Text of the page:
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LED lighting for hospitals
Express Healthcare
New Delhi, 12 Jun 2013

M Neelam Kachhap gives an insight into the role of lighting in efficient healthcare delivery and the current trends in hospital lighting.
Healthcare delivery in India is becoming increasingly competitive and the designs for modern hospitals are becoming functional. But, the demand to provide a healing environment, both from the patients and the staff, has led professionals to realise that patients' perception of the physical environment in a hospital can affect their sense of well-being and, potentially health.
In fact much research has been done on the subject and experts believe that healthcare facilities’ physical structure is linked to improved care. They also believe that improved patient comfort shortens hospital stays, lessens recovery time, and increases the medical team’s satisfaction and productivity.
Today, designers apply varied methods to create healing environments and a lot of attention is paid to detail, colour, form, light and shade. Some of the key factors such as fresh air, light and peaceful surroundings are design drivers.
Still, green hospital design or creating healing environment are considered a fad. Hospitals needed budgets for investing in costly technology and manpower. Who had the money to spend on design considerations? Think of the electricity bill that a hospital generates every month. It's a huge burden for hospitals and for the environment. Healthcare is considered as one of the most energy intensive industries and hospitals are the sector’s largest energy consumer and producer of greenhouse gases. Industry experts will tell you that the hospital’s reliance on non-renewable energy sources contributes to the emission of greenhouse gases, driving climate change and impacting public health from air pollution.
However, many hospitals are able to lower their carbon footprint and their energy bills by incorporating green hospital designs. While there are many methods and products to confront these issues, use of energy efficient lighting increases sustainability and reduces energy costs.
Light-emitting diodes (LEDs)
LEDs have been around for a long time. Made up of small semiconductors, they can be used to produce a lot of different colours and brightness levels, using fraction of the energy used by traditional lighting methods. Traditional lighting technologies such as halogen and incandescent sources use a fragile metal filament to be heated until it radiates light, wasting large amounts of electrical energy through infra red radiation. LEDs on the other hand converts an electrical current directly into light, eliminating that waste of energy.
For a long time, people thought LEDs were only for aesthetic use but advances in the field have allowed the use of high-efficiency LED lighting for commercial applications. Today, LEDs are the preferred lighting choice at hospitals across the world. “LEDs are totally a hassle free lighting solutions with very robust and durable lighting fixtures,” says Arun Gupta, Global CEO, NTL Lemnis.
Benefits for the hospital
LEDs are used in patients’ rooms, waiting area as well as procedure suite as it is using low-maintenance, energy-efficient lighting system. LEDs help to maintain light levels for critical visual tasks like in the OT. “LED produce highly focused and uni-directional light, that means, there is very less light wastage. Focused light is also better in maintaining the required lux levels for specific visual task. The high level of CRI (Colour Rendering Index) shown by LEDs means better observation of colors under artificial light. The frequency spectrum of visible light in LEDs is superior to fluorescent lights,” says Gupta.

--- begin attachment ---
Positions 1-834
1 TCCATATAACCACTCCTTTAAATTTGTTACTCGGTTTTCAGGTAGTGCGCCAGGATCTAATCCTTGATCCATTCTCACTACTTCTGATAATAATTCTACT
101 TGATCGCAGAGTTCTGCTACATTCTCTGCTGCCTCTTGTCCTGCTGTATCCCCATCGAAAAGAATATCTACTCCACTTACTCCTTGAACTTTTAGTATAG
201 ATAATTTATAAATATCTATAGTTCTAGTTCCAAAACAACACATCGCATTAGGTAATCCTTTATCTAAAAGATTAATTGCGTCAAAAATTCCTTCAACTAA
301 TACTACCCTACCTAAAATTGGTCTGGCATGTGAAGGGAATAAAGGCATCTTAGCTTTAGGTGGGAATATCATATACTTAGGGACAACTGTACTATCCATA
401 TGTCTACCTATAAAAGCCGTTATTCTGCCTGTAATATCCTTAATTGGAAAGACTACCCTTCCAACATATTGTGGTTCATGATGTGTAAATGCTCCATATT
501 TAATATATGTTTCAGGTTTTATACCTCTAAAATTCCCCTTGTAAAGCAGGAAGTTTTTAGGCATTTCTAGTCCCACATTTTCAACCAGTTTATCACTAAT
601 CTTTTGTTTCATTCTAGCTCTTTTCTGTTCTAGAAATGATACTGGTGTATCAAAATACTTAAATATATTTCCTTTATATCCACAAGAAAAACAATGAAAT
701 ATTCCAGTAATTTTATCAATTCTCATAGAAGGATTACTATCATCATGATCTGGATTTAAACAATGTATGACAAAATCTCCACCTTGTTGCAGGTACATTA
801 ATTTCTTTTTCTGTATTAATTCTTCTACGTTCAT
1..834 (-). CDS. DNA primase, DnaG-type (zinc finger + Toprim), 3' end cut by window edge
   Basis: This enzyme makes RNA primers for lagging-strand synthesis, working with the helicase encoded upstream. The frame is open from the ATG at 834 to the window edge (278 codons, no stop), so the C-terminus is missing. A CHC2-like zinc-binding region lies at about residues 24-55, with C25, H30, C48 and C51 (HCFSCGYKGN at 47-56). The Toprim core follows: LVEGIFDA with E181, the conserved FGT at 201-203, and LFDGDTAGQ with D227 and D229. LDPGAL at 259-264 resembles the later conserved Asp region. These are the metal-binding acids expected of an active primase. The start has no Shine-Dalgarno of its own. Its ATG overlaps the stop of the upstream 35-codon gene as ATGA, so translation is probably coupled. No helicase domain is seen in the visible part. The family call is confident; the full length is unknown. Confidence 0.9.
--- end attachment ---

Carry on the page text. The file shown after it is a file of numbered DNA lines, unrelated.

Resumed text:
“Also, for healthcare sector special LEDs with high R9 can be specified,” he adds.
LEDs are not only energy efficient but they control infections too. “LEDs are the most energy efficient light source till date,” explains Gupta. The energy savings can go up to 90 per cent in case of LED’s as compared with some other conventional light sources. “As far as infection control goes, since the number of times that an LED lighting fixture needs to be changed owing to its longer life, the chances of spreading an infection outside a specific area where the lights are installed is very less. Because of this LED fixtures are more tightly sealed and chances of any suspicious emission are far reduced,” he adds.
Durability and lifespan
LEDs are very durable as they are solid state devices which does not contain moving parts, filaments, or fragile glass to break, eliminating the risk of damage during transportation, installation, or operation.
“LEDs are new generation light sources which have a technology shift from conventional filament-based light generation to solid state light generation. Since LEDs do not have a fragile component like a filament, they are more durable as compared to conventional filament-based light sources,” informs Anil Bhasin, Sr Vice President, Havells India.
“LEDs being solid state lighting have a long rated life of almost 70000 burning hours. However, the actual life span of LED lights depends on the efficiency of the thermal management of the total enclosure, wherein the design capability of the brand becomes important,” he further adds.
“LEDs have a longer life-cycle as compared to conventional lighting solutions. Theoretically they can last up to 50-60k hours, but as of now the industry is assuring life of 20-50k hours. LEDs work on semi conductors and semi conductors generally have an unlimited life. Moreover, the lighting fixtures that are used by LED lighting solutions are made up of sturdy materials as compared to CFLs and incandescent bulbs, imparting a high resilience and robustness to it,” adds Gupta.
LED as compared to traditional lighting
To be able to see how well LEDs function in comparison with the incandescent bulbs the different parameters that need to be considered are:
Energy saving: A bulb’s performance is brightness, and this can be measured in lumens (lm) whereas efficiency is simply the amount of energy used for the brightness. It is calculated by dividing the lumen output by the wattage necessary to power the bulb. “Incandescent lamps are filament-based lamps which uses the basic I2R principle of electrical engineering wherein the electrical energy is converted into 85 per cent heat and 15 per cent light. The efficacy of these lamps is close to 10Lm/W. The high amount of heat however puts an indirect load on the air-conditioning plant,” shares Bhasin. “The LEDs are however solid state light sources with lower amount of heat generation and efficacy as high as 135Lm/W,” he further adds. Agreeing to this Gupta says, “LEDs are the most energy efficient lighting solutions created till date. LEDs are 90 per cent more energy efficient than incandescent lamps and 50 per cent more energy efficient than CFLs.”